Thursday, Feb. 7, 2008

Activist has connected Accokeek residents for 60 years

Civic group recognizes her service with award

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Nancy Wagner has worked hard to create a lasting legacy ever since she moved to Accokeek nearly 60 years ago.

Her community has benefited from the many causes she has supported — from protecting the Moyaone Reserve and Mount Vernon viewshed to forming the Accokeek library and helping to run the first kindergarten in the area.

Wagner was recognized recently when the Greater Accokeek Civic Association gave her its first Citizen of the Year award.

Wagner has served as a voice for her community since she moved into the area in 1946 as a young journalist married to a returning World War II naval officer. For four years before her marriage and subsequent move, Wagner worked for the Chicago Journal of Commerce, the Chicago Tribune and Chicago Daily News.

She kept writing after she moved. Since 1954, Wagner has edited the Smoke Signals newsletter, which is still published 11 times a year. She also edited the Potomac Progress from 1959 until it went under in 1961.

In the first issue of Potomac Progress in May 1959, Wagner’s lead story reads, ‘‘Accokeek and Piscataway are no longer quiet, rural villages. We are changing and changing fast.”

Wagner still attends community meetings with a desire to help protect green space and see that development in Accokeek is sustainable.

‘‘I wish we developed more like England, where there are green spaces between new housing developments,” Wagner said. ‘‘But here, whoever owned the land did whatever they wanted.”

Moyaone Reserve is a wooded community of 184 homes in Accokeek across the Potomac River from Mount Vernon and contiguous to Piscataway National Park — home of the National Colonial Farm and The Hard Bargain Farm, an environmental education center.

Over the years, Wagner and her husband — architect Charles Wagner, who died in 1998 — were among those who helped preserve the integrity of the Moyaone Reserve.

When they learned the Connelly Farm was being sold to an oil company in 1955, they informed the Mount Vernon Ladies Association and former U.S. Rep. Frances Payne Bolton (R-Ohio) swooped in and bought the farm for $330,000.

Nearly five years later, the Washington Suburban Sanitary Commission wanted to erect a sewage treatment plant and incinerator at Mockley Point. ‘‘Right in full view of Washington’s home,” Wagner said. But through a grassroots campaign, the WSSC plant went to Accokeek and the Mount Vernon viewshed was saved for a second time.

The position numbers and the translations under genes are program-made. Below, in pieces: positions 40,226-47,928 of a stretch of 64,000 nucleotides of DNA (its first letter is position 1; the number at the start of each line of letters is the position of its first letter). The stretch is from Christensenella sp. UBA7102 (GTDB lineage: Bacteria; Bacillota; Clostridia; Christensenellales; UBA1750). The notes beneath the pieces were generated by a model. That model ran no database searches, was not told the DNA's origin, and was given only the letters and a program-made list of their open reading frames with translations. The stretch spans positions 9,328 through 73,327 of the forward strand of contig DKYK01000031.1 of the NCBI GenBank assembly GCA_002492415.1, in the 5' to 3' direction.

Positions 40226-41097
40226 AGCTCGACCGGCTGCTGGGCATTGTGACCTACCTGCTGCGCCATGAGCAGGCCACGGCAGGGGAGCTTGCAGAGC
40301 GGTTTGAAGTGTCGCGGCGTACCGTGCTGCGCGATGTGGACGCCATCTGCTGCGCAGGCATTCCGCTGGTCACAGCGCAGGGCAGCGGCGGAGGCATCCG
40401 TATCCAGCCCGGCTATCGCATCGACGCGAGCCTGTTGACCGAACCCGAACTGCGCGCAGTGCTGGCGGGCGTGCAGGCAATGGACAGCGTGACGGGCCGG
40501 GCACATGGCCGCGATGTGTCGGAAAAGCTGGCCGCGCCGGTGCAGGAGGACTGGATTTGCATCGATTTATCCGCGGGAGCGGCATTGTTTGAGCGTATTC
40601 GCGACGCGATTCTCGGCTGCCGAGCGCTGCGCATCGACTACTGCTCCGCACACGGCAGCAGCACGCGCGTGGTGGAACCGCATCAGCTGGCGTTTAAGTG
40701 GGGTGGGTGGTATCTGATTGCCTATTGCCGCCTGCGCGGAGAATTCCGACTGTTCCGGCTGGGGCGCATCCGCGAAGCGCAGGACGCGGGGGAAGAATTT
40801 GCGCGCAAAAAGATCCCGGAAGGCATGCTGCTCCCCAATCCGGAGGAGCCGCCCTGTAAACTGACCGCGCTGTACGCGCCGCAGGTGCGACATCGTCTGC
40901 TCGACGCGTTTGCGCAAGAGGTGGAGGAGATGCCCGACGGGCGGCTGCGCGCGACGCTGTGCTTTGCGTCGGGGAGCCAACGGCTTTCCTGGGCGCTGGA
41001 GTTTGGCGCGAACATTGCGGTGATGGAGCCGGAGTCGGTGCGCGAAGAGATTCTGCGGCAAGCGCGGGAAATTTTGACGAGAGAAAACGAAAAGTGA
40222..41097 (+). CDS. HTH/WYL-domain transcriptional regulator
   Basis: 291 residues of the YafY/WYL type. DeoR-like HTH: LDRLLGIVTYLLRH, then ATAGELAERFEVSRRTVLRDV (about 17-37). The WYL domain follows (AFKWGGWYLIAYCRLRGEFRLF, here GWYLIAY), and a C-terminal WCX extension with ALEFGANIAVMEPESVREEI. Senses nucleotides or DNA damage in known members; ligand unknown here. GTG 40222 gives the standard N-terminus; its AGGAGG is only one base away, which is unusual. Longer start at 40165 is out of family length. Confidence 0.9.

‘‘That was a big struggle,” Wagner said. ‘‘Those were exciting times.”

Along with Mary Thornhill and Louise North, Wagner assisted in the drafting of bylaws of the Alice Ferguson Foundation when it was chartered in 1954.

Wagner was also instrumental in establishing the Accokeek library. She was the president of the Friends of Accokeek Library in 1992.

The very first library was called the Accokeek Library and Museum and was housed in a 600-square-foot room at the Accokeek Elementary School, right across from the Accokeek Fire Department. When Alice Ferguson, a former resident and a friend of Wagner’s, died in 1951, she had left $50,000 to help fund the library, Wagner said.

After four decades of struggle, the library opened its doors in August 2004 at its present location.

Margaret Schmid, coordinator of an ad hoc committee that handles water issues at the Moyaone Association, said Wagner played a role in the introduction of kindergarten into the county by training as a teacher. Wagner, in fact, taught a kindergarten-type class at Accokeek Co-operative Nursery.

For the past 60 years, Wagner has galvanized the Accokeek community movement — even today she is active at community meetings, silently taking notes for Smoke Signals.

‘‘She’s absolutely a gem,” said Kelly Canavan, president of the Accokeek, Mattawoman, Piscataway Creeks Communities Council. ‘‘She is one of the most influential persons to shape the contours of development in Accokeek.”